2.    The Arizona Game and Fish Department (AGFD) is the management agency with primary statutory responsibility for resident fish and wildlife in the State of Arizona.  In September 2015, AGFD approved its Fisheries Management Plan, Colorado River-Lees Ferry 2015-2025 (Plan). The goal of the Plan is to maintain and enhance a Blue Ribbon rainbow trout fishery at Lees Ferry that does not adversely affect the native aquatic community in Grand Canyon National Park.  We find it unacceptable that relevant objectives and adaptive management strategies from the Plan were not included in the FEIS.  

3.    Of all the resources values affected by Glen Canyon Dam operations, the FEIS gives priority consideration to just three:  maintaining or enhancing hydropower, further enhancing native fish (even though native fish, including the humpback chub, are currently thriving), and sand conservation/beach building.  Overall, while we appreciate that some of our recommended language was adopted, the FEIS continues to treat the in Lees Ferry trout fishery primarily as a problem for native fish that must be addressed, not as a valued resource.  For example, FEIS states that high flow experiments are being carried out exclusively to conserve sand and build beaches.  The use of high flows as a tool to restore ecosystem processes and benefit the trout fish, the aquatic food base, and riparian habitats is largely ignored. We believe the HFE protocol should be designed to achieve multiple resource objectives, not just build beaches.

Lake Powell Inflow4.    We recognize that over recruitment of young rainbow trout, which has been observed in the past, can adversely impact the quality and stability of the Lees Ferry trout fishery and may increase downstream migration of trout.  As such, we support the testing of Trout Management Flows (TMF) as provided for in the FEIS.  However, the FEIS provides almost no discussion of how TMFs will be used as a tool to help improve the quality and stability of the trout fishery.  We support testing of TMF’s only when there is an observed over-abundance of young of the year rainbow trout in Lee Ferry.  We strongly object to language in the FEIS that allows for initial testing the TMF early in the implementation process even if the Lees Ferry trout fishery is suffering or there is not an observed over-abundance of young rainbow trout in the river (see FEIS pages 2-63/64).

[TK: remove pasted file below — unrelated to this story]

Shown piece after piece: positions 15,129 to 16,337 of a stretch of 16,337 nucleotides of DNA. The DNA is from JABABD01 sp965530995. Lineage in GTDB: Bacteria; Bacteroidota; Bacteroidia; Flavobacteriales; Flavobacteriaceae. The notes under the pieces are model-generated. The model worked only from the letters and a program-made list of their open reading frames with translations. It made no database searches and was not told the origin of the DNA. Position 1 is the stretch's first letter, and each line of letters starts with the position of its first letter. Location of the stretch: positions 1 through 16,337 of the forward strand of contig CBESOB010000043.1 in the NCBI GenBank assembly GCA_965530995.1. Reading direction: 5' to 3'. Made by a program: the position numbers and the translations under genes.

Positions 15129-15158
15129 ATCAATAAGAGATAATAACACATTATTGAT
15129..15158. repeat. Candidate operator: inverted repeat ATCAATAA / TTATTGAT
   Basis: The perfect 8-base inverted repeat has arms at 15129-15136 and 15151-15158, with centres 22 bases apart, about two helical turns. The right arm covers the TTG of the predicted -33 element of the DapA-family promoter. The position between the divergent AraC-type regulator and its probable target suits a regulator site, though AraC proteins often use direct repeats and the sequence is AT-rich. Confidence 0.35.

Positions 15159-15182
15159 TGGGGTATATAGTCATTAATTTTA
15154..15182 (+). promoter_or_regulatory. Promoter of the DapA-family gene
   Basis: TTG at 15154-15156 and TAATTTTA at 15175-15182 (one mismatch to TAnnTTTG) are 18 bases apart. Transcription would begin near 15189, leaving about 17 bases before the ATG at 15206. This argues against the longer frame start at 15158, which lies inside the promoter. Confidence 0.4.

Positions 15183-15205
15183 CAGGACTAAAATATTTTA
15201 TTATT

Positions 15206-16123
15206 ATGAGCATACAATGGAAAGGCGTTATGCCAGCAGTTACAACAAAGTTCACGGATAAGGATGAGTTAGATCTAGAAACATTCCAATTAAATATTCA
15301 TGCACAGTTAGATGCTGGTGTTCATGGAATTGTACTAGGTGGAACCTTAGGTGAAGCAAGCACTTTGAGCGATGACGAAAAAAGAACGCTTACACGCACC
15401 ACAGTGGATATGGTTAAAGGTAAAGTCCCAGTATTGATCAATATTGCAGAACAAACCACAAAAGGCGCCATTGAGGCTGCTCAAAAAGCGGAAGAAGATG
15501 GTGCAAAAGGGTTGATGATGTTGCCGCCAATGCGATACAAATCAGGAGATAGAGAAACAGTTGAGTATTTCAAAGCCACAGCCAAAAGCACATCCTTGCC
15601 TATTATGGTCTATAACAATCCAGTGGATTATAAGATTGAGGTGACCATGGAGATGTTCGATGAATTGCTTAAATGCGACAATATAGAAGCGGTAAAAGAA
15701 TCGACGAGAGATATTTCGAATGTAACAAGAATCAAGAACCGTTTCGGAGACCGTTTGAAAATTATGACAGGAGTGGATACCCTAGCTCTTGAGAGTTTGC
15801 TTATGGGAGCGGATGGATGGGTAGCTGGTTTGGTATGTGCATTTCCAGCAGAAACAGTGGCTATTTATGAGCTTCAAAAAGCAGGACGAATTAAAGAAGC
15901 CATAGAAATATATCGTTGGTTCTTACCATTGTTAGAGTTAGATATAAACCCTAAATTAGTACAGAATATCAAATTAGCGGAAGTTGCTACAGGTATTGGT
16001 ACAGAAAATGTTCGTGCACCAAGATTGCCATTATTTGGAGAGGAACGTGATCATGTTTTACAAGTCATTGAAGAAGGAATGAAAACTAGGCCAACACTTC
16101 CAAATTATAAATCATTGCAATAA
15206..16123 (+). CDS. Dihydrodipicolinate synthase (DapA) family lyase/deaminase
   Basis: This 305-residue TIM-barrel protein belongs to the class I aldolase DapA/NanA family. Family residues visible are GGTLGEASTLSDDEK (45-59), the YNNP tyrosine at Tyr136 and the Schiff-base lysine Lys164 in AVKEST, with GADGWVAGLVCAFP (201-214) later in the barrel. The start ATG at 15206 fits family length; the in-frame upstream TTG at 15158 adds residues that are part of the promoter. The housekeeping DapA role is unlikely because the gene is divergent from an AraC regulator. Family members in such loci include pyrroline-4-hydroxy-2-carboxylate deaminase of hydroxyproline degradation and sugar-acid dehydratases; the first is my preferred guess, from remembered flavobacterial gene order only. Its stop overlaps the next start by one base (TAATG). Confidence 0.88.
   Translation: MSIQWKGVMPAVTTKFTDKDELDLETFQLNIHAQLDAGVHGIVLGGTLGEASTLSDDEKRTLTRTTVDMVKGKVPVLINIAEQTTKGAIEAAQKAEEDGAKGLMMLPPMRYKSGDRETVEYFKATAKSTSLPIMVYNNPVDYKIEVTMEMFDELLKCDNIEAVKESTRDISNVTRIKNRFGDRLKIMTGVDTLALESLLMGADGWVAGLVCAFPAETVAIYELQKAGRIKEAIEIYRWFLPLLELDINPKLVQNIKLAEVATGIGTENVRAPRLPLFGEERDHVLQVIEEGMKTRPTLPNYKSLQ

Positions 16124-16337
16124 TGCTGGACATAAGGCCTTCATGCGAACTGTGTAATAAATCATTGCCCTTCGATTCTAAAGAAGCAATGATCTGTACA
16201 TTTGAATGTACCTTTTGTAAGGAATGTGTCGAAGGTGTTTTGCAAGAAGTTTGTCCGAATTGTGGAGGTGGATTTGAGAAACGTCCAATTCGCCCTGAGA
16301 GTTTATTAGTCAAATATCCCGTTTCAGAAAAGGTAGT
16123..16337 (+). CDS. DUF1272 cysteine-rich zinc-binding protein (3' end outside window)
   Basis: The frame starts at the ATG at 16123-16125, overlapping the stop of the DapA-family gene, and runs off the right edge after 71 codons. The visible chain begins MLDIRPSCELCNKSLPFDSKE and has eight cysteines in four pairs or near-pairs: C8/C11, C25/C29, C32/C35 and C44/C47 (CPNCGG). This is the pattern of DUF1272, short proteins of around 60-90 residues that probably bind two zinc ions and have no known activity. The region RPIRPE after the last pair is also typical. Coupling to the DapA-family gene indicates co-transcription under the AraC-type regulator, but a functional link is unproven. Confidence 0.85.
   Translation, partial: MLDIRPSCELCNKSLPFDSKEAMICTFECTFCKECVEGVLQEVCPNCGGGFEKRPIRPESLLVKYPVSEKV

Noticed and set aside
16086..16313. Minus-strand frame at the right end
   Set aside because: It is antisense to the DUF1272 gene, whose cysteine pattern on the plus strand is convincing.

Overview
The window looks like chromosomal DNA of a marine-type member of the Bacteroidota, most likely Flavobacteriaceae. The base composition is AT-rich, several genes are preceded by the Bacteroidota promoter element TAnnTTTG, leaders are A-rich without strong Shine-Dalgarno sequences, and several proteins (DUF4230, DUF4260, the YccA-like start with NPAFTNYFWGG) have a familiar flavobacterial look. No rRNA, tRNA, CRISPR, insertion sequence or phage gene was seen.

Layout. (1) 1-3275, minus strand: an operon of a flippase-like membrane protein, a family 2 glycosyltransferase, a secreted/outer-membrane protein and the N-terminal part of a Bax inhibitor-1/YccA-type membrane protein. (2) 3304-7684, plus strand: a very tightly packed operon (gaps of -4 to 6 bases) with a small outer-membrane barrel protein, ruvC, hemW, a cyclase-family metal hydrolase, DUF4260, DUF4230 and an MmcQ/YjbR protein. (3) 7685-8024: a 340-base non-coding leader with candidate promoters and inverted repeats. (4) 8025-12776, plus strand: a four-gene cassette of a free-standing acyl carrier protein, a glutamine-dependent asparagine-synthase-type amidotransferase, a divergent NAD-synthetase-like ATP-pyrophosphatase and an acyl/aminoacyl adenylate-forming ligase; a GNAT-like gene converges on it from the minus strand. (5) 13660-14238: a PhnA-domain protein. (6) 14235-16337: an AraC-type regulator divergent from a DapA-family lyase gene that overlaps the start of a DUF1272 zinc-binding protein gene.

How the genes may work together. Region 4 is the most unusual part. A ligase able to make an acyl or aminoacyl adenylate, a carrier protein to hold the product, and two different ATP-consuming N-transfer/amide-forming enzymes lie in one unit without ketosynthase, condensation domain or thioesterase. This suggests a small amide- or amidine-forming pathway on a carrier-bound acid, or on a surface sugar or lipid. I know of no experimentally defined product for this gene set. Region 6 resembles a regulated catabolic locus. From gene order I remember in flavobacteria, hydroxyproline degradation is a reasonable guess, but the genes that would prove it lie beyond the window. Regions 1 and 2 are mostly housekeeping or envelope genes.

5.    At a time when the effects of repeated fall high flow experiments (HFE) on the aquatic food base and the Lees Ferry trout fishery are inconclusive, we believe it is inappropriate to extend the duration fall HFE’s from 4 up to 10 days in length until the impacts to the aquatic food base, native fish, rainbow trout, and invasive species in both Glen and Marble canyons are more fully understood.

Lees Ferry anglers, guides, and businesses are fully united in their support of these comments on the FEIS.  Our sincere hope and expectation is that these comments and concerns will be addressed in the Record of Decision.

Thank you.  

John Jordan                        
AMWG Representative, TU and IFFF

John Hamill
AMWG alternate, TU, IFFF, and the
Theodore Roosevelt Conservation Partnership

Chris Budwig
TWG Representative, TU and IFFF

Joe Miller
TWG alternate, TU and IFFF

cc      Secretary’s Designee, GCD AMP
Superintendent, Grand Canyon National Park
Superintendent, Glen Canyon National Recreation Area
Regional Director, Upper Colorado River Region, Bureau of Reclamation
Director, Arizona Game and Fish Department
Senator Jeff Flake
Senator John McCain
Congresswoman Ann Kirkpartick